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Beacons were labeled as the next great thing in retail several years ago, but they have yet to live up to that designation. Brendan McNally examines whether the skeptics are correct or if beacons are about to shine.
More than 100 million people tuned in to watch the National Football League’s Super Bowl 50. Party goers, Super Bowl commercial watchers, and the uninitiated were treated to additional insights into the actual gridiron action, which fans have come to take for granted over the past two seasons.
The so-called vinyl revolution in music shows no signs of missing a beat. Consumers in the U.S. bought nearly 12 million albums in 2015, a 30 percent increase over the prior year and the most since Nielsen Music began tracking sales in 1991.
SnapChat reinvents itself with Chat 2.0, as drone deliveries step into primetime. Andrew Tolve reports.
Walmart delivered an early Christmas surprise in December with the launch of its alternative to Apple Pay: Walmart Pay. And as Hans Klis reports, Even though it employs the somewhat unreliable QR-code it just might become an industry standard for mobile payments.
Ford is repositioning itself as a mobility company – and that means plenty of mobile apps, services and partners, plus a mobile wallet. Susan Kuchinskas investigates whether this morph makes sense.
A company born in Melbourne, Australia, expanding into London with an eye on the US market knows a thing or two about location. Its name, Localz, is derived from the word, and it aims to help consumer-facing companies turn patrons into just that: locals/repeat consumers. But it’s also more than this. Tim Andrew, co-founder/commercial director for Localz shared with Open Mobile Media’s Robert Gray.
The music was great, the food was good, but South by Southwest showed the same lack of excitement in mobile innovation as Mobile World Congress did two weeks earlier. Andrew Tolve reports.
To learn what’s invigorating the marketers at companies we already want to emulate, we asked them: “What companies and campaigns have inspired you to do better digital marketing?”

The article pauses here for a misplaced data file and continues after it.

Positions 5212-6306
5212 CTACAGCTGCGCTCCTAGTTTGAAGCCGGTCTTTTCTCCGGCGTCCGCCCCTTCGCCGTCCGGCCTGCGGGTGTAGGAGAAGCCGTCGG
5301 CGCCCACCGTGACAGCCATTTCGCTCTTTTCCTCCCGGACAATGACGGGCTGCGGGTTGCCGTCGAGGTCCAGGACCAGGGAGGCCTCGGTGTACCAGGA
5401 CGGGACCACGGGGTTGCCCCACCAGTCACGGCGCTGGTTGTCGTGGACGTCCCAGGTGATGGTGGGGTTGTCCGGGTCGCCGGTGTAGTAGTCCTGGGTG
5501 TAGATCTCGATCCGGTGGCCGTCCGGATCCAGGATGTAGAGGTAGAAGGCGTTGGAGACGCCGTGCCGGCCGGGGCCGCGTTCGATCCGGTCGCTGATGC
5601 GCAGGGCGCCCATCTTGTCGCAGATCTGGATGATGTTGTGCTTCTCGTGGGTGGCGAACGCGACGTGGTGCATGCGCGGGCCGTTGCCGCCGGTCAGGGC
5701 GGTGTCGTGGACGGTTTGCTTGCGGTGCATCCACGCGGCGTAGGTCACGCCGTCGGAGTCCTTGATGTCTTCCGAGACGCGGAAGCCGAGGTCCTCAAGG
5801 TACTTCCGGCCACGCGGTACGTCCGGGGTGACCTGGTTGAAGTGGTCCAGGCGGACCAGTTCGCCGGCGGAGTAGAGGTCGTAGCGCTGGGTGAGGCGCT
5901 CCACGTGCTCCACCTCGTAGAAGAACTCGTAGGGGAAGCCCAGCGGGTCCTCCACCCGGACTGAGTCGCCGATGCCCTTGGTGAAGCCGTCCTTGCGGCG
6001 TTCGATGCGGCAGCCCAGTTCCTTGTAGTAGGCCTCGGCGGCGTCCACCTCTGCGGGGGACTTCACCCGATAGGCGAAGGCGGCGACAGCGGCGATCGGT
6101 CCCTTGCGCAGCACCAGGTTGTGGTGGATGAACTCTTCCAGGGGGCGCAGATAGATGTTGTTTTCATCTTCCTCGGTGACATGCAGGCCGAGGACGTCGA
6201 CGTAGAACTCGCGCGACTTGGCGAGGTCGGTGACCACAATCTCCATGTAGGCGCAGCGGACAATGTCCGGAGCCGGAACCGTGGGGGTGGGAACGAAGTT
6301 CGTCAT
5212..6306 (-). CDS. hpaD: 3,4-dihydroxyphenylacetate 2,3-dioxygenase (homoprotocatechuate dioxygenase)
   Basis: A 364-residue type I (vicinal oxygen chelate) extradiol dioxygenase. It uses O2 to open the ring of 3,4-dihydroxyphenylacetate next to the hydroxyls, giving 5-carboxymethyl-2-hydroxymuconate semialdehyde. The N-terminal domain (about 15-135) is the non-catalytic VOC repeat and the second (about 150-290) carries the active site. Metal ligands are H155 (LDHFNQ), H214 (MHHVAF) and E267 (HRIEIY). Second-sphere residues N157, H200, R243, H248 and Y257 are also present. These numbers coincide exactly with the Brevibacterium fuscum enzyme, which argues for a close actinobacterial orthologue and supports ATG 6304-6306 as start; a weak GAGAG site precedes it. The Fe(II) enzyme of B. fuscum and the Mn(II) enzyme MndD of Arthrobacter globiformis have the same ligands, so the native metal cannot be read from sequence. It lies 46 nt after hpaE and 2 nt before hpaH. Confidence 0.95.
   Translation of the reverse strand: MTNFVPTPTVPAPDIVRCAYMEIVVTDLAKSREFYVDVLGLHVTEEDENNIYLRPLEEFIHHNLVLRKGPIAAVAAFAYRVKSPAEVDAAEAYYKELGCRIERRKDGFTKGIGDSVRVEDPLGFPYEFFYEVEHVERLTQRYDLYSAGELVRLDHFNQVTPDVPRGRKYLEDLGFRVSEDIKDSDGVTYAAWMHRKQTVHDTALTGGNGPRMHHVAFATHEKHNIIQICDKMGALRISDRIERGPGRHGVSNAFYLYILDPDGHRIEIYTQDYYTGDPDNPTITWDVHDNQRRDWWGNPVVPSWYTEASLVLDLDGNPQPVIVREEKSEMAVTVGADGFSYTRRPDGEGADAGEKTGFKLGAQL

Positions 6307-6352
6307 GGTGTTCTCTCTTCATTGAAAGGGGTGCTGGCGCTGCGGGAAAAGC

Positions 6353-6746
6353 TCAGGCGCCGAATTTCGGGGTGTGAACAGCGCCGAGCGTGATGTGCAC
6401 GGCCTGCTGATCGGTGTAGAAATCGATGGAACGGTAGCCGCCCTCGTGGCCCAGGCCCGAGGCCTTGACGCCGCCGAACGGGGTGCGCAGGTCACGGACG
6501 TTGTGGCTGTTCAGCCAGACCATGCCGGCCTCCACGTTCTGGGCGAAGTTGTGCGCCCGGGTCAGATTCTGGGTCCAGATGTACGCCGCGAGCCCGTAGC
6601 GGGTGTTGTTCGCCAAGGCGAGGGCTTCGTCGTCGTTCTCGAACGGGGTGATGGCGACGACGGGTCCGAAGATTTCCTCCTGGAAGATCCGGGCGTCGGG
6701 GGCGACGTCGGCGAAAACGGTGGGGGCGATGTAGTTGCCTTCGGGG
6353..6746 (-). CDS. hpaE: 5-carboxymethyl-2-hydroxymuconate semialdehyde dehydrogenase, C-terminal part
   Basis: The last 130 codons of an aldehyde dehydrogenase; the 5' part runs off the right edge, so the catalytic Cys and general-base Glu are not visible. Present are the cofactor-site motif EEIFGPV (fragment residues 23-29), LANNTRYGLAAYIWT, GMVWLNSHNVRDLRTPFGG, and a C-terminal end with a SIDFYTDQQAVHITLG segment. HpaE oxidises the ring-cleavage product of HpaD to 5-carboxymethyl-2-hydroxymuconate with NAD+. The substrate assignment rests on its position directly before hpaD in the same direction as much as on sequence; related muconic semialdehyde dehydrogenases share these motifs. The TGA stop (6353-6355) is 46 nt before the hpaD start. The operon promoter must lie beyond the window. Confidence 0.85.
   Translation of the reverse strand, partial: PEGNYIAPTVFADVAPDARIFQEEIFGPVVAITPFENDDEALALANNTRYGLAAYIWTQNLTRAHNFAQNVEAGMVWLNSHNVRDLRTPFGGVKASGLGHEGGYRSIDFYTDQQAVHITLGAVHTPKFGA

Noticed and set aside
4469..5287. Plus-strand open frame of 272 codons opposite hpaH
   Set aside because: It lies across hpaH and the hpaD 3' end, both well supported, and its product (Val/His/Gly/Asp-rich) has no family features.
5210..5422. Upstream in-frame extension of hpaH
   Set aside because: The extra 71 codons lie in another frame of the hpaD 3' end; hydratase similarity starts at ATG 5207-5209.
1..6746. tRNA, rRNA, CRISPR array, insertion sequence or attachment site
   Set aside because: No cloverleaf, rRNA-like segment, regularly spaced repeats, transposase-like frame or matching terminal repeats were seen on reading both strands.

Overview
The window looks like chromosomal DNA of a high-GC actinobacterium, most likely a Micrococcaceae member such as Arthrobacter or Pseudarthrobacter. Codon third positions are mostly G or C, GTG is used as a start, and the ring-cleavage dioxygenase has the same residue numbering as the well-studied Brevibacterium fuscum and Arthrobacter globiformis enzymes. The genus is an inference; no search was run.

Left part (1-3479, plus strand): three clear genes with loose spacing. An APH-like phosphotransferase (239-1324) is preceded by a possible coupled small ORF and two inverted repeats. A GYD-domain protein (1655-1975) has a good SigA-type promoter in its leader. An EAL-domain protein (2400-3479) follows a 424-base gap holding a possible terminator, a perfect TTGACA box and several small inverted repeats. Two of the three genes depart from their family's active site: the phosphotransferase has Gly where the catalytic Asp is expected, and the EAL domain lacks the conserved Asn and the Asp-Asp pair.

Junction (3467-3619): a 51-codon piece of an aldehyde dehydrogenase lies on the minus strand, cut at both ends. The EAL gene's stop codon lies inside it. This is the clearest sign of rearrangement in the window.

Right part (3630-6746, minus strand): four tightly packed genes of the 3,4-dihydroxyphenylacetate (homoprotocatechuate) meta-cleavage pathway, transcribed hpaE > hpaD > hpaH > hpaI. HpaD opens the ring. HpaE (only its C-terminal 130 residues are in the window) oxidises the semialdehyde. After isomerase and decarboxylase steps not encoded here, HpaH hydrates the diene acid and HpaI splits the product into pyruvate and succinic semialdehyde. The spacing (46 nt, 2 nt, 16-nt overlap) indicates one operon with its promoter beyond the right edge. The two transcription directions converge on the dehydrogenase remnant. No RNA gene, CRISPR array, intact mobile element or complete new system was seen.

Susan Kuchinskas reports on the companies trying to muscle into the hauling business with mobile apps and integrated services.
There’s a new way to view the self-proclaimed “worldwide leader in sports” as video gamers and real-life sports are coming together in a bigger way on a single platform.
National Public Radio (NPR), the US public media network, produces and distributes news and cultural programming to hundreds of local radio station affiliates. Currently, most NPR programming is consumed by listeners in their cars while driving during morning or evening commutes.
The mobile industry’s annual gathering in Barcelona revealed that many companies are iterating on each other’s ideas, while few blaze original paths forward. Andrew Tolve reports.
Marketers are an optimistic bunch...
"90% of consumers have their mobile phones with them 24/7."
Mobile is the future.
Mobile devices are revolutionizing banking, retail, entertainment, and navigation. And as Brendan McNally reports, these veritable digital appendages are also changing education.
Early adopters and enthusiasts declare wearables have changed their lives, but as Siegfried Mortkowitz reports, some people are trying to use wearable technology to literally change, or at least improve, the world.
Consumer savings software maker Acorns has generated lots of buzz with its nascent app. Co-founder Jeffrey Cruttenden shared his thoughts with OMM’s Robert Gray on the confluence of form and function as the company works with a Nobel Laureate to encourage people to save a few coins, like so many acorns, for less bountiful times ahead.
The US government gives a major endorsement to self-driving cars, Super Bowl 50 goes mobile, as Apple and the FBI take their data privacy rift global. Andrew Tolve reports.